Earlean Lawrence poses for a portrait outside her home in Cleveland, Mississippi on Oct. 10, 2019.
ReRe, a young cowgirl, poses for a portrait at the Black Heritage Rodeo in Greenville — 2018.
Pam Gary’s thigh tattoo is revealed during a trail ride in Tallahatchie County — 2017.
Peggy Smith grooms her horse, Big Jake, while others relax in the afternoon light in Bolivar County — 2018.
Girdine Smith, 91, gets her hair prepared before a family photo by her daughter Carolyn Johnson at Smith’s home in Charleston — 2018.
Barbara Wrenn dances with her husband, Joe, at the annual Valentines’ Day dance at Club Black Castle in Ruleville — 2018.
Kennedy gets a ride on a mini horse, assisted by her godfather Lester Brisby, in Bolivar County — 2019.
Peggy Smith poses for a portrait on her family’s farm in Charleston — 2017.
Bree Gary pets her friend’s horse during a muddy trail ride in Charleston — 2019.
Pam Gary gives rides to the little ones in Tallahatchie County — 2017.
One-year-old birthday portrait session in Bolivar County — 2018.
Marwa Cherraf loses her hat at a horse show in Greenville — 2018.
“Ms. Freaky” at Burning City Blues Club in Shaw — 2019.
Pam Gary stops at a service station for a snack break during a trail ride in Tallahatchie County — 2018.
Earlean Lawrence poses for a portrait in Cleveland — 2019.
Bree Gary waits for her friends to catch up during a trail ride in Tallahatchie County — 2018.
Mary Smith dances with her husband, Aubrey Smith, in Ruleville — 2019.
Peggy Smith hangs out with her horse in Bolivar County — 2018.
A group of friends wait for a trail ride to begin in Tillatoba — 2019.
Bobbie Richardson takes the dance floor at The All New Sugar Shack in Choctaw — 2017.
Delta cowgirls and cowboys hang out at Club Black Castle in Ruleville — 2019.
Just after the Civil War, one in four cowboys were African American, but this diversity has not been fairly represented in historical accounts. To this day, the cowboy and cowgirl identity retains a strong presence in many black communities, including in the Mississippi Delta.
This gallery pays special attention to the cowgirls of the Delta, integral members of the local culture who are often overlooked. These images are part of my ongoing documentary project shining light on this riding subculture. The project resists both historical and contemporary stereotypes.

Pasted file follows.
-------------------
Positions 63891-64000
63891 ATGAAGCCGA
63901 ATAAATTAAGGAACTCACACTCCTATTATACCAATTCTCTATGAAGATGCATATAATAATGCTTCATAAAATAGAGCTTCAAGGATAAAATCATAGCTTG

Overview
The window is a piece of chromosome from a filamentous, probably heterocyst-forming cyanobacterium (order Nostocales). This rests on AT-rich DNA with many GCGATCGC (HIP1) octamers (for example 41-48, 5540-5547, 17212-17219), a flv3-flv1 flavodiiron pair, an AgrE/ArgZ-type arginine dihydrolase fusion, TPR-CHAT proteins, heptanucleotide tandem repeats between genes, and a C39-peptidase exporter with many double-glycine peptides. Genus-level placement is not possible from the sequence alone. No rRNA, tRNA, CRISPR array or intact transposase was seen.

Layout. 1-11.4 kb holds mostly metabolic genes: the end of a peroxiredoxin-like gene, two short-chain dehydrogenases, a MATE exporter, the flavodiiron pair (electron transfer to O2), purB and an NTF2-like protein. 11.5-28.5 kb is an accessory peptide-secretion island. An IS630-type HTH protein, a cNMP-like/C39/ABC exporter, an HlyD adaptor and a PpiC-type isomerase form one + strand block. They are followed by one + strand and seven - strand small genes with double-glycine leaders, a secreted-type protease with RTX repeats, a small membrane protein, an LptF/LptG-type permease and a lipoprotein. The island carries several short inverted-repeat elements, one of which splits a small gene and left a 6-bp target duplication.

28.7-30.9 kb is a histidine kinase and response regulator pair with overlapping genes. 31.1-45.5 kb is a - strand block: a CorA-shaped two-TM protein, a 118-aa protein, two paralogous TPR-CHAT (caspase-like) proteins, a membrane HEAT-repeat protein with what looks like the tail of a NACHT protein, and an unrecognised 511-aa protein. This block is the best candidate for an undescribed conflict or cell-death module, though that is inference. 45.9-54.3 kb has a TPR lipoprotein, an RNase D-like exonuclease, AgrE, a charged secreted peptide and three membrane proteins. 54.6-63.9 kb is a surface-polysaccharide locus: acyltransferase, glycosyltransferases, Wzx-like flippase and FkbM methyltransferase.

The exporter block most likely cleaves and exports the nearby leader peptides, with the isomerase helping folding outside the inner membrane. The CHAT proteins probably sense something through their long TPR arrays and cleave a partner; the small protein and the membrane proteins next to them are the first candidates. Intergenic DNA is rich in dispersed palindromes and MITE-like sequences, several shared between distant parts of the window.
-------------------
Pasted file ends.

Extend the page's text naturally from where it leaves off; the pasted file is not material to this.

The body of work reveals how deep and diverse the cowgirl community is. I’ve been invited to black heritage rodeos, horse shows, trail rides, “Cowboy Night” at black nightclubs and subjects’ homes across the Delta.
On a personal level, I’ve been welcomed by these folks in a way I could not have imagined. And, because of that, it’s been the most engaging project I’ve worked on. It’s a story that’s particularly timely with the current political environment and one that provides a renewed focus on rural America.
We want to hear from you!
By listening more intently and understanding the people who make up Mississippi’s communities, our reporters put a human face on how policy affects everyday Mississippians. We’re listening closely to our readers to help us continue to align our work with the needs and priorities of people from all across Mississippi. Please take a few minutes to tell us what’s on your mind by clicking the button below.
Rory Doyle is a working photographer based in Cleveland. Born and raised in Maine, Doyle studied journalism at St. Michael’s College in Colchester, Vermont.
He was a 2018 Mississippi Visual Artist Fellow through the Mississippi Arts Commission and National Endowment for the Arts. Doyle won the 16th Annual Smithsonian Photo Contest, the 2019 Southern Prize from the South Arts organization, the 2019 Zeiss Photography Award, the 2019 ZEKE Award for Documentary Photography, and the 2019 Michael P. Smith Award for Documentary Photography from the New Orleans Photo Alliance.
He has had solo exhibitions in New York City, London, Atlanta and Mississippi. Doyle’s work has been published in The New York Times, Washington Post, Wall Street Journal, The Atlantic, The Guardian and CNN.